• Nationalizes the “ABC test” to determine if a worker is an employee or a 1099 independent contractor, the latter including freelancers and gig economy workers who all receive 1099 forms for tax purposes.

There are other components in the legislation, including the joint-employer rule for franchises, but the risk to most 1099 independent contractors across the country is the ABC test.

What is the ABC Test?

The ABC test, when first implemented in California in 2020 through AB5, harmed over 2 million workers from freelance writers to independent truckers vital to the supply chain challenges facing the nation today.

A significant key component of the PRO Act is the implementation of the ABC test to classify workers, which was originally developed in the 1930s for factory workers.

The modern ABC test is a three-part test that differentiates W-2 employees from 1099 independent contractors for tax status. Under a law with the ABC test, a worker is automatically considered an employee for tax status unless they meet all three of the following criteria.

  1. The worker is free from the control and direction of the hiring entity in connection with the performance of the work, both under the contract for the performance of the work and in fact;

  2. The worker performs work that is outside the usual course of the hiring entity’s business; and

  3. The worker is customarily engaged in an independently established trade, occupation, or business of the same nature as that involved in the work performed.

B is where most 1099 workers run into trouble.  This is where the left tries to force employers to reclassify their workers from 1099 independent contractors to W-2 employees, who would then likely be forced into union membership. Additionally, under the PRO Act, right-to-work laws in 27 states would be nullified.

The left’s government-knows-better mentality wants all workers to be forced into a union and pay union dues so that unions will fund leftist politicians and their causes, including Planned Parenthood.

The ABC test is currently used for tax status in two states: Massachusetts and California. The California AB5 law, effective January 1, 2020, implemented the ABC test for tax status.

Illinois uses the ABC test for workers and unemployment compensation, but NOT for tax status.  The “common law,” or “IRS test,” is used for tax status in Illinois which favors workers determining for themselves how to be classified.

Biden Administration Suffers Setback in Federal Court and Ordered to Reinstate Trump-era policy on Independent Contractor Status

Timing is everything in politics, and Senator Scott introducing the legislation for workers rights happening within a week of a Federal Court ruling in the Eastern District of Texas cannot be a coincidence.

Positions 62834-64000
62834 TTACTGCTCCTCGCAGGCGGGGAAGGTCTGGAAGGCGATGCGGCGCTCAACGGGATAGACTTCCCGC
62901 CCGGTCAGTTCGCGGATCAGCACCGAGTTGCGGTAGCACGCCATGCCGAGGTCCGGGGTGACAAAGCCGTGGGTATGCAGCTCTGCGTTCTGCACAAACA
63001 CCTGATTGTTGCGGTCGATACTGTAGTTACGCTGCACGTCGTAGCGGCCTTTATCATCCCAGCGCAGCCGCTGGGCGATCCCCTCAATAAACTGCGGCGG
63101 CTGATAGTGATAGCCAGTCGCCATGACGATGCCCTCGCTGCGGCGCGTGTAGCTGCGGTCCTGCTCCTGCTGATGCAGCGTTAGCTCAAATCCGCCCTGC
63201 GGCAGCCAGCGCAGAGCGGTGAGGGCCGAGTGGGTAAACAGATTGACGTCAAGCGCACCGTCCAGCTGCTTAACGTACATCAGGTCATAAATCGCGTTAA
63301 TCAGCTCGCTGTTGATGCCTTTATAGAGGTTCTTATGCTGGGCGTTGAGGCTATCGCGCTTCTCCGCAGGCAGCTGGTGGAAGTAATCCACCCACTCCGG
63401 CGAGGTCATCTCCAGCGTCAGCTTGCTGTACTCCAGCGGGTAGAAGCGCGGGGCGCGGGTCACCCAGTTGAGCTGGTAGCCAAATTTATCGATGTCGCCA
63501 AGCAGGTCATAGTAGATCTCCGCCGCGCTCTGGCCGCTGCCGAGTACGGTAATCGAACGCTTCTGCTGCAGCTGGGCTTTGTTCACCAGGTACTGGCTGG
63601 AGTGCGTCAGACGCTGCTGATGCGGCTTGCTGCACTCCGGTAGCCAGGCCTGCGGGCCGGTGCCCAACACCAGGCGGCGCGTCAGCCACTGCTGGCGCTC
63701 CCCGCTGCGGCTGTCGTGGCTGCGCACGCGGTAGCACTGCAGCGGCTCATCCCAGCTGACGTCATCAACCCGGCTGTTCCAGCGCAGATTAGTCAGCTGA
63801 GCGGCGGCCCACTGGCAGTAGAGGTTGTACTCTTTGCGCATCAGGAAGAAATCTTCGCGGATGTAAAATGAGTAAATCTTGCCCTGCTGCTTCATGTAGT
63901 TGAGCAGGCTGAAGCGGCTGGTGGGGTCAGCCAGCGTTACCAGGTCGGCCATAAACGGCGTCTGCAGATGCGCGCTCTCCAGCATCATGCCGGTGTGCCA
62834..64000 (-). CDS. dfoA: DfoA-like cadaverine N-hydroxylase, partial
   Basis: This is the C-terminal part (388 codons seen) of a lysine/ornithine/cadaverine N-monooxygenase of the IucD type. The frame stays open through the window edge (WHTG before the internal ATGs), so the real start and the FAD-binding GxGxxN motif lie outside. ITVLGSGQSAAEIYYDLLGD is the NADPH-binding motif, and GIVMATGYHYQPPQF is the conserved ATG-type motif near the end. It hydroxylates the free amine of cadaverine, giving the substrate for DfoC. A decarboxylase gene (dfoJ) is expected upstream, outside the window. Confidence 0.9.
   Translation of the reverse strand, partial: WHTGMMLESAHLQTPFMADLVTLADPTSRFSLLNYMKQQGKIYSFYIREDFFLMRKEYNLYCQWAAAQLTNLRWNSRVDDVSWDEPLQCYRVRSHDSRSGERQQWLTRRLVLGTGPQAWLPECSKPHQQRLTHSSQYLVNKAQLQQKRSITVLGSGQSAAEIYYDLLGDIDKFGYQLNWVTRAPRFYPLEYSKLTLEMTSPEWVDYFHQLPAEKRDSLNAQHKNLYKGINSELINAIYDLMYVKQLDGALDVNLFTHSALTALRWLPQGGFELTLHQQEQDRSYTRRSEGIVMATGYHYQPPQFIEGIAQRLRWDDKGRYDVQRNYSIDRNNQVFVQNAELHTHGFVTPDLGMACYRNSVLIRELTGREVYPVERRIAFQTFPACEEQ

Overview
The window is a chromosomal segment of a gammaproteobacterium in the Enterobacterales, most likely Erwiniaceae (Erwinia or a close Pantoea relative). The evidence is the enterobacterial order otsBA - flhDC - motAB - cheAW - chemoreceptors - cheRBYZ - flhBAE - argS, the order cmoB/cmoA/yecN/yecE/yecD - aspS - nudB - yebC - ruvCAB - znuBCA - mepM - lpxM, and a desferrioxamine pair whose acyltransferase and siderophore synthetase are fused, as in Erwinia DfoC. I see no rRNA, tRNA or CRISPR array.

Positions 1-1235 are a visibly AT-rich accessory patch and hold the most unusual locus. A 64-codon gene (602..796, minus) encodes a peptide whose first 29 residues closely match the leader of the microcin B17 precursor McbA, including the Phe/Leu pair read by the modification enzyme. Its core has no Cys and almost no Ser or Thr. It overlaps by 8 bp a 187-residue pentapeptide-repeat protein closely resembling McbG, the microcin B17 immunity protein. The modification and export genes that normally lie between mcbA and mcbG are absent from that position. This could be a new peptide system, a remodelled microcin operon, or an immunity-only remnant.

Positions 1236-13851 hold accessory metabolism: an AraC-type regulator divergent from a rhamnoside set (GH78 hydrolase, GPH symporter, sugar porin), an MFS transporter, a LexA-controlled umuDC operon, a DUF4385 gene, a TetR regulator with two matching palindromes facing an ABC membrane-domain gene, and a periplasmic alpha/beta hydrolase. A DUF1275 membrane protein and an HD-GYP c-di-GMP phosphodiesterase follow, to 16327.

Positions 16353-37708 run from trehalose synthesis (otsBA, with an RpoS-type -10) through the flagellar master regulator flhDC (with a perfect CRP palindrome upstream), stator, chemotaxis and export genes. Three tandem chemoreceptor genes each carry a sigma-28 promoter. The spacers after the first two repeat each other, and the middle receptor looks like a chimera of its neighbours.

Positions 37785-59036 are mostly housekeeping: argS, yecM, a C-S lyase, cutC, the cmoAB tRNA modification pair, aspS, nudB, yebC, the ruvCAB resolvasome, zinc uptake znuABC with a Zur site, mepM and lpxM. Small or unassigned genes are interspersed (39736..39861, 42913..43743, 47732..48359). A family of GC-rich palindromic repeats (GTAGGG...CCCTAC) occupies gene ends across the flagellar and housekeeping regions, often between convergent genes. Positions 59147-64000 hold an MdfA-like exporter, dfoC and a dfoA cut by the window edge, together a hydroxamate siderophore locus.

Last week (March 14, 2022), in litigation known as Coalition for Workforce Innovation v. Walsh, E.D. Tex., No. 1:21-cv-00130, 3/14/22 ruled the Biden Administration, in attempt to overturn the Trump Labor Department policy favoring independent contractor status under current law, lost a round in Court.

The ruling strikes a blow against the unions’ demands independent contracting definition is to change under the Fair Labor Standards Act (FLSA) to apply the ABC test without congressional action.

The PRO Act passed the U.S. House in early March of 2021, and the Biden Administration, anticipating the U.S. Senate and its new, though slim, Democratic majority, would quickly pass the PRO Act in the Senate, permanently suspended the Trump Administration’s rule for independent contractor status under FLSA at the same time the House passed the PRO Act.

Senate passage of the PRO Act did not happen, and not due to the U.S. Senate filibuster or U.S. Senator Joe Manchin’s (D-WV) objection.

Three Democratic Senators refuse to co-sponsor the PRO Act in the U.S. Senate, and U.S. Senate Majority Leader Chuck Schumer (D-NY) said in late March of last year, he would not move the legislation to the U.S. Senate floor for a vote until at least 50 Senators co-sponsored the bill.

The Democratic holdouts are:

  • Mark Kelly (AZ)
  • Kyrsten Sinema (AZ)
  • Mark Warner (VA)

In U.S. Senator Scott’s op-ed, he specifically points out Democrats’ strategy:

“It [PRO Act] doesn’t make sense — unless you understand that the codependent relationship between labor bosses and liberal elected officials requires a radical agenda that prioritizes their power at the expense of American workers.”